In North America, Mother’s Day is typically celebrated with family, flowers, or some kind of celebration. But in many countries, motherhood knows no such rewards. Rather, it represents an exhausting daily grind, absentee fathers, abject poverty, and generational hopelessness for both children and their mothers. In the developing world, millions of children are abandoned, subjecting them to starvation, violence, early addictions, and sexual predators. Many of these children are mothers themselves.
What has this to do with Opportunity? In Colombia, O.I. has “stepped up to the plate” to make a difference even in these circumstances...to help transform the phrase “mothers’ day” into a life-long concept of hope and a future for desperately needy pregnant girls. Our team’s story follows.
Huddled in the midst of decaying buildings, the immaculate exterior and professional signage of OPEN DOORS FOUNDATION in Cartagena gave our Insight team a heightened sense of anticipation. The cool interior, simply but well appointed, had a feeling of peace and stability. Tasteful pregnancy paintings hung on the walls, and every member of the staff greeted us with warmth and graciousness. Four young women stood by their sewing machines in an indelible atmosphere of “industry”, not that of a sweat shop. At the back of the building an awning provided relief from the heat in a lovely open-air gathering space. We’d seen nothing like this anywhere else in our travels!
OPEN DOORS is the first foundation to receive a loan from Opportunity International. Established by a young woman called Cleevas, the Foundation targets the extremely high rate of teen pregnancies among the poor. The clients are typically from the displaced communities outside the city; they have no access to even the most meagre help with their pregnancies.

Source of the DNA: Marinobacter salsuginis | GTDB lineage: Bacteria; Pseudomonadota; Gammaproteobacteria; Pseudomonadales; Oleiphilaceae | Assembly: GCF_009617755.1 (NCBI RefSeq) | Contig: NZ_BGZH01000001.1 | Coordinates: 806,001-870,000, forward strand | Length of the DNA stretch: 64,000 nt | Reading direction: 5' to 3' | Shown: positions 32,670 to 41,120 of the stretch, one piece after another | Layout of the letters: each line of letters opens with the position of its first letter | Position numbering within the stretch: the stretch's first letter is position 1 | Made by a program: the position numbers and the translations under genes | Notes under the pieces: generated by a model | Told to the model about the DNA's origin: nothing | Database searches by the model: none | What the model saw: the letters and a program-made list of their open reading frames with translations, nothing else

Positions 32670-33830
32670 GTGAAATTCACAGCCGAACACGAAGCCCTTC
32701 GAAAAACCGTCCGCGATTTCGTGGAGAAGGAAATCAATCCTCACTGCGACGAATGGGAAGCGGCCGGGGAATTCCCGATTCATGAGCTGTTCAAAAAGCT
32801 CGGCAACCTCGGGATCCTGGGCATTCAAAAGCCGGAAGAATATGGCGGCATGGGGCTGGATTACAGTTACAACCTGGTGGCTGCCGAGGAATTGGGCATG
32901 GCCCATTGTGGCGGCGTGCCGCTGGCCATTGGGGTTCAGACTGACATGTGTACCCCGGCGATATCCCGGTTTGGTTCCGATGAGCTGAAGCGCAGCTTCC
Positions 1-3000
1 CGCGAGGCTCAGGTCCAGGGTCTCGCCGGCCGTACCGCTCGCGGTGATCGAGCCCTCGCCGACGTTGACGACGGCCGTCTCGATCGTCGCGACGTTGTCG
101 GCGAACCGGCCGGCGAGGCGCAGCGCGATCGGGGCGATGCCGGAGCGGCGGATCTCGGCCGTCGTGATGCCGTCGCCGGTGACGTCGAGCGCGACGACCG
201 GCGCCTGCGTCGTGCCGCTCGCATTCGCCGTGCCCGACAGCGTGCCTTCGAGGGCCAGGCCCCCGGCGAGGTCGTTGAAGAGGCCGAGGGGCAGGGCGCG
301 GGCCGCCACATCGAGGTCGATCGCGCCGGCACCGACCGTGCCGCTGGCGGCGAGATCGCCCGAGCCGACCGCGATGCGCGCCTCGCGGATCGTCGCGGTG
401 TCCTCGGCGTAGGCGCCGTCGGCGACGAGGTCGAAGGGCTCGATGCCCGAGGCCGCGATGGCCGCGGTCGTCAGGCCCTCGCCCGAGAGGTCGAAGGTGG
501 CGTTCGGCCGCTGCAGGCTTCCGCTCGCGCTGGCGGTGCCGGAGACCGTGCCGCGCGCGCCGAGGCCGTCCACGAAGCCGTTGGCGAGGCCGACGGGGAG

The girls, from pre-teen to late teen, share universal disadvantages: no education, little or no family “support”, no training in even manual labour, and no understanding on either self-care or baby care. Without advocacy assistance, their lives would be a dead-end; their children suffering the same fate or worse.
But Opportunity, partnering with Open Doors, IS helping to provide the hand-up that may change destinies, for the Foundation provides sustainable holistic education with two key components: life skills and job training. Open Doors helps the girls from the time of their sixth month of pregnancy until six months after their baby’s birth. (At that point, the girls may continue to visit the program or become home employees.)
The life skills program uses both general community volunteers and a multi-disciplinary team of volunteer professionals such as social workers, nurses, nutritionists, personal grooming advisors, and lawyers. Further support is added through partnerships with donors and local companies who give items for the babies (e.g., diapers) and then teach the girls how to use the products. Financial contributions fund transportation for the girls to the clinic, basic medical care and extraordinary medical expenses incurred in difficult pregnancies and/or births.
The employment training component is managed by Cleevas and her staff, who train the girls as seamstresses. For the first three months they apprentice; after that, the girls are paid for their work. There is a ready outlet for the exquisite maternity and baby clothes they create, as the owner of the Foundation’s building is also the owner of the only--and upscale--maternity shop in Cartagena.
While the staff treated us to hot home-made pastries, the dozen-or-so girls (with good humour and patience) tried to teach some of us how to weave baby ribbon. Well groomed and relaxed, they radiated a visible sense of self-worth in spite of their circumstances. One of the value-added successes of the Foundation is the stories the girls share of not just receiving help, but for the first time, offering their support to one other, even to giving baby showers and gifts.
Cleevas’ current loan of $3,500 is almost paid. She has already trained and hired 18 single moms to sew for the maternity shop! “My dream is that each baby would become a good citizen and productive for society. We are trying to teach the girls to look to more than just a pay check...to also be “tentmakers” for the Foundation…and to receive and learn to give back.”
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